MEDIA: SPOTLIGHT ON; GWR’S SALES ARRANGEMENTS: GWR’s latest purchase forces sales strategies centre stage

Richard Cook investigates the conflicts arising from GWR’s constant expansion

Richard Cook investigates the conflicts arising from GWR’s constant

expansion



When Ralph Bernard, the chief executive of the GWR radio group, placed

all his national sales into Media Sales and Marketing in February, it

seemed a rare false step by the man who has overseen the relentless rise

of the Swindon-based service into an international operation.



The company has grown to take around 12 per cent of the radio market,

the second-largest player behind Emap. Then, at the end of last month,

GWR swooped again. It took a 33 per cent stake in Classic FM held by

Time Warner to add to its existing 17 per cent stake and take effective

control of the national station. The move has placed GWR on the brink of

another evolution, and one with advertising sales at its core.



GWR joined the Capital Radio-owned MS&M at around the same time as Emap

Radio, although Emap had not confirmed its decision when GWR signed up.

The resultant menage a trois has since seemed - to observers anyway - to

have favoured GWR the least.



There have certainly been a series of spats between GWR and its national

sales house. Soon after the move had been completed, GWR became

concerned that MS&M was favouring Capital-owned stations on some

national schedules.



MS&M managed to diffuse the potential problem swiftly enough, but the

stresses culminated in the issuing last month of a very public mea culpa

by the sales house’s chief executive, Paul Davies. In a lengthy letter

to agency chiefs, Davies apologised for a litany of poor business

practices.



When news broke of GWR’s takeover of Classic, observers became convinced

that it was not a question of whether GWR would establish its own

national sales operation, but when. Classic became the rock to which

GWR’s other geographically diverse stations could cling. Even a denial

in the most categorical terms has failed to dampen speculation. ‘GWR is

not considering a move to set up national sales,’ Bernard says. Agencies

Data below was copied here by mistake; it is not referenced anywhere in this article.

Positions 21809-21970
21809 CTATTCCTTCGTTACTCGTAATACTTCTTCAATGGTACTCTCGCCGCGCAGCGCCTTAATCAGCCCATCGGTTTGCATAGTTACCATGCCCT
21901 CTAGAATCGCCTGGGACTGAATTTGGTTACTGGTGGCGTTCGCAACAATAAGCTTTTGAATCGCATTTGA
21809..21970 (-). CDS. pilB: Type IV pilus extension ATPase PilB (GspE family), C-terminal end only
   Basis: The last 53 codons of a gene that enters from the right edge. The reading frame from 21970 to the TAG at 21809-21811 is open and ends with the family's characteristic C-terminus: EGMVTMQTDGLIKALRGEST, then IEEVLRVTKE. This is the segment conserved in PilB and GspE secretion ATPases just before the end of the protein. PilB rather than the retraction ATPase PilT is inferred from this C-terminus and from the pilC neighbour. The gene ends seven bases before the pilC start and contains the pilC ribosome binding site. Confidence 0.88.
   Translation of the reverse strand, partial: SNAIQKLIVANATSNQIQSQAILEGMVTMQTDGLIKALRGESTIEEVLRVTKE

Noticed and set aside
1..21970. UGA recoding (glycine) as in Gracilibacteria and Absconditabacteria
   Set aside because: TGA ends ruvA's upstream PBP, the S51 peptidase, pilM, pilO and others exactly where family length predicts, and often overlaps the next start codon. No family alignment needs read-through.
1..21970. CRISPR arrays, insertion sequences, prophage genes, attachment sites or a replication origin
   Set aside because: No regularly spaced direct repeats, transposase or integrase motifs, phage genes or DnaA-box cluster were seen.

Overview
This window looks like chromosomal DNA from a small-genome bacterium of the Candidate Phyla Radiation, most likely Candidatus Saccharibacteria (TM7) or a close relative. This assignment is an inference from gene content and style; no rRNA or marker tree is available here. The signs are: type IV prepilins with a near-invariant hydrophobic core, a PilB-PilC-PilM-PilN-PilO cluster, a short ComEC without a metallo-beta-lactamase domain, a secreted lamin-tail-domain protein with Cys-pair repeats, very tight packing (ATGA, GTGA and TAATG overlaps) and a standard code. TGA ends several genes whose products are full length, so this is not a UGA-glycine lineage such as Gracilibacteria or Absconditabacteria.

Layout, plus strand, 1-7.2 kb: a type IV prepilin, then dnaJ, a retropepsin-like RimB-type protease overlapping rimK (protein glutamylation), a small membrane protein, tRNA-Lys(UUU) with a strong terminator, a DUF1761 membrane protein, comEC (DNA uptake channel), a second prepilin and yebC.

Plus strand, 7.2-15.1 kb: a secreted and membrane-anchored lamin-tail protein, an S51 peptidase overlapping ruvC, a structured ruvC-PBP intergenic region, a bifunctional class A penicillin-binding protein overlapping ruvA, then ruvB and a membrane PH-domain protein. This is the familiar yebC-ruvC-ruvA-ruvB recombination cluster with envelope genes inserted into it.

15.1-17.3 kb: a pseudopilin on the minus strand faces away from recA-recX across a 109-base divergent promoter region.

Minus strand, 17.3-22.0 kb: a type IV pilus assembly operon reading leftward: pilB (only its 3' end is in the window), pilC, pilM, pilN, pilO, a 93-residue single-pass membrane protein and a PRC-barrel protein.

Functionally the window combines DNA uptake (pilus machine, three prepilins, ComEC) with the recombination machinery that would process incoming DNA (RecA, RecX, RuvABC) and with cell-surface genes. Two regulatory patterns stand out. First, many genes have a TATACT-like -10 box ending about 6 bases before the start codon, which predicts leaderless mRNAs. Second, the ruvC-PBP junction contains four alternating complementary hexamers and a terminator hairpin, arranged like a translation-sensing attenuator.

remain unconvinced.



‘If you compare GWR with its main rivals, it becomes apparent that while

Capital, Emap and Scottish all have coherent regions to sell, the same

is not the case for GWR, and as such it makes a less obvious case for

setting up its own sales operation,’ one agency radio head points out.



But then Bernard had apparently prepared for the launch of an in-house

sales team for the group’s 35-strong stable of stations before handing

the task to MS&M. He hired Kevin Deakin, the former sales director of

Jazz FM, as a national sales consultant last December, working alongside

the head of national sales, Jonathan Bradley, with a brief to look at

the possibilities of a separate sales house. He left shortly after the

deal with MS&M was signed.



‘Of course GWR would like to force some commercial opportunities across

the group,’ CIA Medianetwork’s head of radio, David Fletcher, says. ‘But

the fact is that GWR is far more dependent on regional revenues than the

other big groups and national sales tend to be less of a priority.’



What isn’t in doubt is that the acquisition of Classic alters this mix,

even if the station would make an odd sales partner for some of GWR’s

local stations. ‘Classic would have to be left out of the mix,’ Fletcher

says. ‘The only station it really complements in the GWR portfolio is

LBC.’



And that is the point. Whether GWR does, despite the protestations of

its chief executive, break out into the national sales arena on its own,

it can be relied on to exploit any such synergies between its stations.

And it will do this with the same dynamism it has shown in an

acquisition spree that’s taken in local and national UK radio, as well

as stations in Europe and New Zealand, over the past three years.



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